"...we should pass over all biographies of 'the good and the great,' while we search carefully the slight records of wretches who died in prison, in Bedlam, or upon the gallows."
~Edgar Allan Poe

Friday, January 19, 2024

Weekend Link Dump


"The Witches' Cove," Follower of Jan Mandijn

Welcome to this week's Link Dump!

Complete with a performance by the Strange Company Orchestra!

A famous eulogy for a murdered dog.

The man who asked to be executed.  Quite rightly so, too.

In which Rin Tin Tin's brother rescues some kittens.

The days of wholesome hitchhiking.

The first aerial maps made by an eyewitness.

The controversy over who is the world's oldest dog.

The Giant of Castlenau.

America's many accents and dialects.

Antarctica's weirdest archaeological finds.

Rutherford Hayes, Paraguay hero.

Stuffed camel spleen sandwich, anyone?

The "world's oldest forest" has been discovered...and it's in one of the last places you'd think to look for it.

Pakistan's perfect cooking pot.

It looks like someone conducted a mass murder of bees.

The fight against "obscene quackery."

The Boston Molasses Flood.

A female explorer's secret weapon.

An unusual "superstructure" in the Pacific.

A "dye detective."

Victorian women had a public bathroom problem.

The surgeon who revolutionized battlefield medical care.

A brief history of chocolate chip cookies.

A brief history of a British family.

Tales of corpse collectors.

What we now know about water on the Moon.

Death and "wind phones."

The cats of the British Museum.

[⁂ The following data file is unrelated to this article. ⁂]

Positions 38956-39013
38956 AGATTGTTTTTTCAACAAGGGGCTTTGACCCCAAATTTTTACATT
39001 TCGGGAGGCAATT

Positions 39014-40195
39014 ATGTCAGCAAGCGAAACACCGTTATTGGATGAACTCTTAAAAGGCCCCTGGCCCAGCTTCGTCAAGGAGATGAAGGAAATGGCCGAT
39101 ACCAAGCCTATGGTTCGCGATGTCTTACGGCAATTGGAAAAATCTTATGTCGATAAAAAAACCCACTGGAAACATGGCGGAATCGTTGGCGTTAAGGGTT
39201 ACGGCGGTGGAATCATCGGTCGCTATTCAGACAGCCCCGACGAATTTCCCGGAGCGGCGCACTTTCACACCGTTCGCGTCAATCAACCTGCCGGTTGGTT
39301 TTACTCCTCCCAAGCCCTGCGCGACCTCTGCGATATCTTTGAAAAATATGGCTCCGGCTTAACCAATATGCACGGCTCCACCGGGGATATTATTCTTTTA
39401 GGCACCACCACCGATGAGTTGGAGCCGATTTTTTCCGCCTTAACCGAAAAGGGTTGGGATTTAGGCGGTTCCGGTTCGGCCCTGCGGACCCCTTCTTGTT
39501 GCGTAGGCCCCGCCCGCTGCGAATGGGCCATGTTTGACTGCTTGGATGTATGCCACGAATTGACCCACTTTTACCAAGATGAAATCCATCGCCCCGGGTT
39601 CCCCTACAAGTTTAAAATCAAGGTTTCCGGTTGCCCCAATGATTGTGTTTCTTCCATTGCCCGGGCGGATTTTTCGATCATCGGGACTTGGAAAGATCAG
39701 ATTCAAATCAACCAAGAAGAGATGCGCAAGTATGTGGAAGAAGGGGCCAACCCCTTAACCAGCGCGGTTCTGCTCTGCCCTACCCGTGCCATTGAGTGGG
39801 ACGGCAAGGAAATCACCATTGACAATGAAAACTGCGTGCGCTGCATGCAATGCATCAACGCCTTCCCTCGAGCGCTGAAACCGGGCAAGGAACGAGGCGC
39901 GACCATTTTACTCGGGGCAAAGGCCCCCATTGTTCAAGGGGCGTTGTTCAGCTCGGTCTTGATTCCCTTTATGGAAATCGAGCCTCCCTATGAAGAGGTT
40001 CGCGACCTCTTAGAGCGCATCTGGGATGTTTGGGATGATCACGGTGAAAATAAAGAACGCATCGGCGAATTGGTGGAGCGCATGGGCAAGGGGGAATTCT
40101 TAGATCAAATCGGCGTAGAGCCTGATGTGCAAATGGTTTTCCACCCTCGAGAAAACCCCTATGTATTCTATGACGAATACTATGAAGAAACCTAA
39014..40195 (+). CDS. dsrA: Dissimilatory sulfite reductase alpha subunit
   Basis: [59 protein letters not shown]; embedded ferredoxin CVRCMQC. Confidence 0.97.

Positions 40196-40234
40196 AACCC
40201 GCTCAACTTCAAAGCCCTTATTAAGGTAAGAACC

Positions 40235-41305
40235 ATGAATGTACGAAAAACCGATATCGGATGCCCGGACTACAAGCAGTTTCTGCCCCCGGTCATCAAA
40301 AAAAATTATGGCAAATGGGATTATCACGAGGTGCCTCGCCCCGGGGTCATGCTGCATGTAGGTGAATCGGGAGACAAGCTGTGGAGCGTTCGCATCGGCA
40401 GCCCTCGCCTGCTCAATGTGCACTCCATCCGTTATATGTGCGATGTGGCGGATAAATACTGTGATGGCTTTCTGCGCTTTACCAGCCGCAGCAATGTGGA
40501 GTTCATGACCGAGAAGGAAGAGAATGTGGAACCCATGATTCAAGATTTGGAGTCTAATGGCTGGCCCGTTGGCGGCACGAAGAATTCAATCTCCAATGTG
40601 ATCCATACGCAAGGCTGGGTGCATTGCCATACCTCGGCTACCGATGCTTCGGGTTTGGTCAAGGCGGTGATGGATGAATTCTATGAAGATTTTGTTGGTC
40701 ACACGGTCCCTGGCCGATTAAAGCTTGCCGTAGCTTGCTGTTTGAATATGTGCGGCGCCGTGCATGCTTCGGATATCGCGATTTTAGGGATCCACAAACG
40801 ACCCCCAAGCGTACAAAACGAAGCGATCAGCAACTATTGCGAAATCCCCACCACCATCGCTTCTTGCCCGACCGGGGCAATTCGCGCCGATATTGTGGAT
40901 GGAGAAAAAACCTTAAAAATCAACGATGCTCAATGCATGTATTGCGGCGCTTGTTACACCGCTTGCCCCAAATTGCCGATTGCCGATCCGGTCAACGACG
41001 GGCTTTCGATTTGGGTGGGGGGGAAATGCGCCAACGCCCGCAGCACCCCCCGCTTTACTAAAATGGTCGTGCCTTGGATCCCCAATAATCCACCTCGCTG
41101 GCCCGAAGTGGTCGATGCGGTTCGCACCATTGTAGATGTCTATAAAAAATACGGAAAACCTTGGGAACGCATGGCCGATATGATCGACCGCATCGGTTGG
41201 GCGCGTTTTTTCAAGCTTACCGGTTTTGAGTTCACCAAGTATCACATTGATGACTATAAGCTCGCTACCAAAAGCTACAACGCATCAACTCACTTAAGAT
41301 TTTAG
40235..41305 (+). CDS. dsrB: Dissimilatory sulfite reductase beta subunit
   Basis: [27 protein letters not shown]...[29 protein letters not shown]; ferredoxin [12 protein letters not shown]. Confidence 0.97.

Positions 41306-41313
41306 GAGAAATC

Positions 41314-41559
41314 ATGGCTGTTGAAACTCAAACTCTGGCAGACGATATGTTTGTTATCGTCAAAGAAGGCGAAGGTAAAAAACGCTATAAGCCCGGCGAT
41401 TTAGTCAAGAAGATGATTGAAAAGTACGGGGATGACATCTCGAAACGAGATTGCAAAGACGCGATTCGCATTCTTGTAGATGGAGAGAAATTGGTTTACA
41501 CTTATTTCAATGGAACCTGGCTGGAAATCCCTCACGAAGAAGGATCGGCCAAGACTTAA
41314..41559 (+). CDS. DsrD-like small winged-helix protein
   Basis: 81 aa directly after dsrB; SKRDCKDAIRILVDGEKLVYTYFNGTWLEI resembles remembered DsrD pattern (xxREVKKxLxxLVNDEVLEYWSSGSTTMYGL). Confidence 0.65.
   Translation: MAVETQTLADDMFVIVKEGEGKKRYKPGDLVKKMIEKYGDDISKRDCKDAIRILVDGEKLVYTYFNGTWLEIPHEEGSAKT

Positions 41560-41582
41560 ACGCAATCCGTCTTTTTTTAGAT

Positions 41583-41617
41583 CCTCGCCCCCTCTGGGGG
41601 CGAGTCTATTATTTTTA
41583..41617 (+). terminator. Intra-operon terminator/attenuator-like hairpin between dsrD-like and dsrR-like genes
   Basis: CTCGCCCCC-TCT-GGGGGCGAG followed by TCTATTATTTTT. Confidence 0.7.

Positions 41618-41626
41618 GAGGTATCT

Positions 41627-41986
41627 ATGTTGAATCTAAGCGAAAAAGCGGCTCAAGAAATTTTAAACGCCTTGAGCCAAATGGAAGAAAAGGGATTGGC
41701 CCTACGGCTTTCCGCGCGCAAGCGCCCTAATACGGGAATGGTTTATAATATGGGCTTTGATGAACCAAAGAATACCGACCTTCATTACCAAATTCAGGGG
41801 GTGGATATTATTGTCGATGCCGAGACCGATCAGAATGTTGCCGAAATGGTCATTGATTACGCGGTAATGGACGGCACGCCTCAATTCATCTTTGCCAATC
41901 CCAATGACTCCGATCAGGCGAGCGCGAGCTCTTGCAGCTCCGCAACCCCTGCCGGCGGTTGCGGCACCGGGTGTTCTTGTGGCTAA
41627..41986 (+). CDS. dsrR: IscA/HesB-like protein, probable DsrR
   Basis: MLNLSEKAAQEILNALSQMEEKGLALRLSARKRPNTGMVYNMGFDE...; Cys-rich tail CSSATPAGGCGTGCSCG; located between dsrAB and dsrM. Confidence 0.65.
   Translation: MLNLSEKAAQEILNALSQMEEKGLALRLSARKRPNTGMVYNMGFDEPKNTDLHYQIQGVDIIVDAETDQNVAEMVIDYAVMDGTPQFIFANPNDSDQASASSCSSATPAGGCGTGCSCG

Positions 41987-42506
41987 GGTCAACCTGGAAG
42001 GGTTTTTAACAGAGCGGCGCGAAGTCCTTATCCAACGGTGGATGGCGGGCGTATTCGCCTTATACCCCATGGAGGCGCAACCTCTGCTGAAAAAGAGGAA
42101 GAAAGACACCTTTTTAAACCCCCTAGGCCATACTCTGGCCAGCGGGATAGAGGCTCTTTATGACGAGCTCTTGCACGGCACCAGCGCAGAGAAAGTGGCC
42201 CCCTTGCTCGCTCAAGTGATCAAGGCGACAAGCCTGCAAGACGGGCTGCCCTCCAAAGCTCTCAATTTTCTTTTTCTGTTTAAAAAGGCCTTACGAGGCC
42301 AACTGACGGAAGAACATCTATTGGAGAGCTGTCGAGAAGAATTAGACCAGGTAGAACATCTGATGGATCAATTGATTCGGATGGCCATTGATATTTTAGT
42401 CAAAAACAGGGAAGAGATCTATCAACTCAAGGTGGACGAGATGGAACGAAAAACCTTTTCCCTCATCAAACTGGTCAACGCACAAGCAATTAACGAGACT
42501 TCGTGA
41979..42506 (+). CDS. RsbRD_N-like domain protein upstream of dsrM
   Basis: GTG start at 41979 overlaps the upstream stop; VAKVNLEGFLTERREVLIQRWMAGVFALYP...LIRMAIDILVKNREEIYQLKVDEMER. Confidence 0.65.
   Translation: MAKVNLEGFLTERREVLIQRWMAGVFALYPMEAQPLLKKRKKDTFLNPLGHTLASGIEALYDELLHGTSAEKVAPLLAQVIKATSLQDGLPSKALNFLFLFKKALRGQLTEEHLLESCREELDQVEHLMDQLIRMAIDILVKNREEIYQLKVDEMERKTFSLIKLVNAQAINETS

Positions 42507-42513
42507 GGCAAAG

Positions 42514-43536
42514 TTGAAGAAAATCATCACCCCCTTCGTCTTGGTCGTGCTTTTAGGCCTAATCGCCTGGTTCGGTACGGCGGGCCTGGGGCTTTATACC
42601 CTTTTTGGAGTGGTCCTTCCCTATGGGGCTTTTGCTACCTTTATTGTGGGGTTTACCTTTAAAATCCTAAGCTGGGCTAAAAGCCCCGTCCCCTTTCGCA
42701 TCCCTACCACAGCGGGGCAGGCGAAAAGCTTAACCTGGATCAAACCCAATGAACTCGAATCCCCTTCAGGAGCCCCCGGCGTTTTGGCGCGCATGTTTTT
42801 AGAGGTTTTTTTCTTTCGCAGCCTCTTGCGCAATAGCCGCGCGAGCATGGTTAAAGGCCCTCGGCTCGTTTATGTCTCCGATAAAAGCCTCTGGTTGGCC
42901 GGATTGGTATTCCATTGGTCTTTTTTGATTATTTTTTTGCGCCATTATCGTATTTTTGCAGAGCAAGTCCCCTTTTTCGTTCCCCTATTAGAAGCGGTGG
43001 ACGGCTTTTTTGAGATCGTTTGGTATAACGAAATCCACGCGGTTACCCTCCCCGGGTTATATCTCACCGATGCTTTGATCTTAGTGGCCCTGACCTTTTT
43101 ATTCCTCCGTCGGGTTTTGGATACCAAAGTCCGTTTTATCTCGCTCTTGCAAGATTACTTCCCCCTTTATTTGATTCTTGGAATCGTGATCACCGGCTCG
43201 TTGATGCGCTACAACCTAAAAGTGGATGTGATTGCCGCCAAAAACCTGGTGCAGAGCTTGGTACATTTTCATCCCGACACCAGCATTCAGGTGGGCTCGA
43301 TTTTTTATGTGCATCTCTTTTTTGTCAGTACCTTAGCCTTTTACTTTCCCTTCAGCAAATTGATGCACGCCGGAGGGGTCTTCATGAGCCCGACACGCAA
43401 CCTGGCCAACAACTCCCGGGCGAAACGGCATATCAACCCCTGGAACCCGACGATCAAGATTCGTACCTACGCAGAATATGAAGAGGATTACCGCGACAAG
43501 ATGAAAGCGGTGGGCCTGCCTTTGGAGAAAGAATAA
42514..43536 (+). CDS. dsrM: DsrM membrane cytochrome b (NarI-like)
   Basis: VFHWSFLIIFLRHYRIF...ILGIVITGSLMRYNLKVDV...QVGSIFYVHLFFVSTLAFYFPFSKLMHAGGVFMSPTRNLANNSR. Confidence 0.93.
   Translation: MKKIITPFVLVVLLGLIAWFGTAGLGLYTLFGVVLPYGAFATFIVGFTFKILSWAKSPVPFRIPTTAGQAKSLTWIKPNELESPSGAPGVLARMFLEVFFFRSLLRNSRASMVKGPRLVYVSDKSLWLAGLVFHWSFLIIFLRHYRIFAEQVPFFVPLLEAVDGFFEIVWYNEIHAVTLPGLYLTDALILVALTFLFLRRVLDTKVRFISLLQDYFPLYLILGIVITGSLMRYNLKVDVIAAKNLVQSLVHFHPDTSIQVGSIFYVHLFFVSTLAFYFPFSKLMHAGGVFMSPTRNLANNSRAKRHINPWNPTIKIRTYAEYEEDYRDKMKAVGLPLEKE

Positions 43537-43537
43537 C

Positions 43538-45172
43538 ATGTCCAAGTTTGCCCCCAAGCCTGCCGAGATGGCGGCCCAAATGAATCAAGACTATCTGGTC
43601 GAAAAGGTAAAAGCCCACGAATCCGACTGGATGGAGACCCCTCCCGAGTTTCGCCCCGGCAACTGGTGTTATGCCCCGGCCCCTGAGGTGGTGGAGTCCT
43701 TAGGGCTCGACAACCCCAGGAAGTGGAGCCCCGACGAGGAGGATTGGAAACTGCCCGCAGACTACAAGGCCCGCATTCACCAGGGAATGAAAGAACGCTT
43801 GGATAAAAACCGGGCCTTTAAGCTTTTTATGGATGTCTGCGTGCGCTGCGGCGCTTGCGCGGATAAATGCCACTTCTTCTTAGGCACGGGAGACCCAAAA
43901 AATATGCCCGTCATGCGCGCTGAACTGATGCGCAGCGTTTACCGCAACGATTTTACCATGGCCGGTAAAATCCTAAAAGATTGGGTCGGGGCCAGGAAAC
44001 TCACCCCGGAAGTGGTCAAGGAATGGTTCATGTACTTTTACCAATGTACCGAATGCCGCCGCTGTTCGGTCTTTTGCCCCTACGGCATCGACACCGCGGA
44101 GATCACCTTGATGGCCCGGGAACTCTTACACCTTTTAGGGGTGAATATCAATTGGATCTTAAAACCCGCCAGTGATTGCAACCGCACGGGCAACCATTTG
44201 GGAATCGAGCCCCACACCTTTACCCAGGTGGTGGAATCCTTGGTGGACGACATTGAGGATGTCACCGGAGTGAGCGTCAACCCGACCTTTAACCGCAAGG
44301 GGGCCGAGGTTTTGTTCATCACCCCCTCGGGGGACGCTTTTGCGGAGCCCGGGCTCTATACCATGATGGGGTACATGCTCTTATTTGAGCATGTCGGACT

When science gets weird.  Really, really weird.

The toad in the Moon.

The origins of "bookworms."

The escape of Empress Matilda.

The kidnapping of John Paul Getty III.

The phenomenon of "earthsickness."

The first witches of Elizabethan England.

Roman Britain's only known crucifixion victim.

An ill-fated Arctic expedition.

A betrayal leads to murder.

The Great Frost of 1683.

A double-cross leads to murder.

That's all for this week!  See you on Monday, when we'll have a guest post discussing the early days of the British Secret Service.  In the meantime, let's get medieval!

1 comment:

  1. What an extraordinary story is that of Larrey, the French Napoleonic era surgeon; how he changed the world for the better! And its interesting that he may have influenced - a generation apart, yet almost directly - Dunnat, the founder of the Red Cross. On the other hand, I didn't know chocolate chip cookies were of so recent a creation; you'd think, being so loved and easy a recipe, they would be older. I saw a map of Paraguay once, and noted the province named after Hayes; it led me to discover why he was so honoured. Interesting stuff today in the link-dump.


Comments are moderated. Because no one gets to be rude and obnoxious around here except the author of this blog.